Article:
Franchising vs. Licensing: Which is Best for Your Business?

Franchising vs. Licensing: Which is Best for Your Business?

When a company decides to expand, they often choose to let others in on the act through licensing of intellectual property or franchising. Some inexperienced entrepreneurs may think franchising and licensing are interchangeable concepts, but they have different meanings both practically and legally. And as with most types of business arrangements, they have different advantages and disadvantages.

So, What’s the Difference?

Probably the biggest difference in franchising versus licensing is in their scope. For example, licensing refers to the legal right to use a specific limited asset, such as a trademark, technology, or formula. A franchise, on the other hand, duplicates a company’s entire business model, including how it is operated and what specific products and services it provides, including brands and trademarks. With licensing, a company limits only how a licensed asset is used, but with franchising, the company determines how the franchisee will operate the business in total.

Which Option is Best for You?

Whether you will benefit more from a franchise versing licensing agreement depends largely on your business objectives and experience. In comparison to franchising, licensing is a standalone concept. You pay royalties for the rights to use a licensed asset, but it is up to you how it factors into your business plan. Licensing may work well for an existing business wanting to integrate a new idea or product but may be more challenging for a startup with little knowledge or understanding of how to exploit the asset.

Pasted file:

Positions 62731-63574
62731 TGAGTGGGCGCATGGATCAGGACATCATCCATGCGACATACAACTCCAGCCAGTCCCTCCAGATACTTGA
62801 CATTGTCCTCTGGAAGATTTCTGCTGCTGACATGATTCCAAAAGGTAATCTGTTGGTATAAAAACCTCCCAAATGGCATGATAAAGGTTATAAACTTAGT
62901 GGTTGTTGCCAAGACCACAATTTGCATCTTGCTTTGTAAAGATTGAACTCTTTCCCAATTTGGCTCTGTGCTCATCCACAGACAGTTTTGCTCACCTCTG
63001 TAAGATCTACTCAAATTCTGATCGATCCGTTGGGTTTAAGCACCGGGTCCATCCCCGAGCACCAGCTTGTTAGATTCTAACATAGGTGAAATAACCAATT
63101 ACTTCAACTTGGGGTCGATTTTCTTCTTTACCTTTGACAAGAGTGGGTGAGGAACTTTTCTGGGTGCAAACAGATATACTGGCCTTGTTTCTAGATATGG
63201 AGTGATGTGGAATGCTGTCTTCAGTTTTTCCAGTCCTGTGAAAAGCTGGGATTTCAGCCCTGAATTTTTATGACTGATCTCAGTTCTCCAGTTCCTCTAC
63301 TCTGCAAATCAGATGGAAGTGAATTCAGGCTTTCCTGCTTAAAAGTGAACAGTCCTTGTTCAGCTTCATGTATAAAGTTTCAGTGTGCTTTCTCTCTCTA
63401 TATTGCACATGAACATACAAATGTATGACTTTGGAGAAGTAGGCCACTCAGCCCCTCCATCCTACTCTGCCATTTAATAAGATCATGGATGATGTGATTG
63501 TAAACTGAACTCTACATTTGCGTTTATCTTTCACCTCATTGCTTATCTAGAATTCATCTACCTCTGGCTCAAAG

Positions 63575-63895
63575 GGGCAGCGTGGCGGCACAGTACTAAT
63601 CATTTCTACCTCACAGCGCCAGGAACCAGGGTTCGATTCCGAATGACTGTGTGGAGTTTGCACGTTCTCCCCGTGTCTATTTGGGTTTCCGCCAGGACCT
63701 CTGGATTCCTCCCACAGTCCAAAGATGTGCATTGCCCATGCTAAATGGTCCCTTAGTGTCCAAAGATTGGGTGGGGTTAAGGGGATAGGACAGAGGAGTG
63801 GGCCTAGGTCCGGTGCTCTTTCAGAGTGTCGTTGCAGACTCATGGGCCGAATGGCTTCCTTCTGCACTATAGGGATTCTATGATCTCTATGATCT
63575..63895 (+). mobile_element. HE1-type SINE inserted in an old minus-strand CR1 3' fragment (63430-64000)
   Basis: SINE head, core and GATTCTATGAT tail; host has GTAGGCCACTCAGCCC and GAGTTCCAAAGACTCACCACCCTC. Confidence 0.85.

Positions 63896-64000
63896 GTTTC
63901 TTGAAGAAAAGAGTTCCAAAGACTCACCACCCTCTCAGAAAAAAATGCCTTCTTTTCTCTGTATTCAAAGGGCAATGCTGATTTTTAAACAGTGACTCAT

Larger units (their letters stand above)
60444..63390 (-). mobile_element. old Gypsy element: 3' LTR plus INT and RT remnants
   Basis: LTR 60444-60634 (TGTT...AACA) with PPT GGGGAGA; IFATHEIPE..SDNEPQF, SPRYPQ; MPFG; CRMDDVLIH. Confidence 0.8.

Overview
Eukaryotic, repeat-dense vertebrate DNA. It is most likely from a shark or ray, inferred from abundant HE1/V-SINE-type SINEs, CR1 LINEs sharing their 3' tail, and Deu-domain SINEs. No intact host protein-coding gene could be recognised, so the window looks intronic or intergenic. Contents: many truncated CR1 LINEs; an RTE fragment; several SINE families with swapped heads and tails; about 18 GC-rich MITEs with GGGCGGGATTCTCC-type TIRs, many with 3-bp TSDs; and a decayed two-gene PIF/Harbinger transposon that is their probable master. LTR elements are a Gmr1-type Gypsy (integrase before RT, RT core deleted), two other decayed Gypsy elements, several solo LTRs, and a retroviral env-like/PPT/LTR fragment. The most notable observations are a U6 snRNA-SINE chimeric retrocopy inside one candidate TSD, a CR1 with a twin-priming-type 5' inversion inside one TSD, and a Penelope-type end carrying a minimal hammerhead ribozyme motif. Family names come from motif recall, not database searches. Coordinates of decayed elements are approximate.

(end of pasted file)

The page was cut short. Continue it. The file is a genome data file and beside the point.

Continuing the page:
Franchisees receive not only the rights to use a company’s branded assets, but also have access to the business’s operations protocol, including marketing, implementation support, and training, on an ongoing basis. Having this support infrastructure is often exactly what many new entrepreneurs want and need, even when there is some loss of autonomy in how the business is run. After all, franchisors are offering a copy of their business and all the “tools” needed to get it up and running smoothly and keep it that way. Having this groundwork laid and a customer base at the ready are some of the advantages that franchises are known for.

From a Legal Perspective

While licensing is a matter of standard contract law, franchising has considerable federal and state government oversight intended to protect the partners in what is a complex relationship. In fact, federal law sets the stage for whether a business arrangement is defined as a license versus a franchise. By law, a business is legally considered a franchise of a company if the following three criteria are present: the business is operating under the company’s name or trademark; the business has contractually agreed to follow the company’s prescribed, uniform system of running the business; and the payment of an upfront fee has been made from the business to the company.

Franocity Can Help

Though it may seem confusing, licensing and franchising are quite distinct in how they function. With proper guidance, it will become less difficult to determine which framework best suits your style and experience. Franocity professionals have a rich knowledge of the market and offer free consultations to those exploring starting a business. Fill out this brief form, and one of our consultants will reach out to you.


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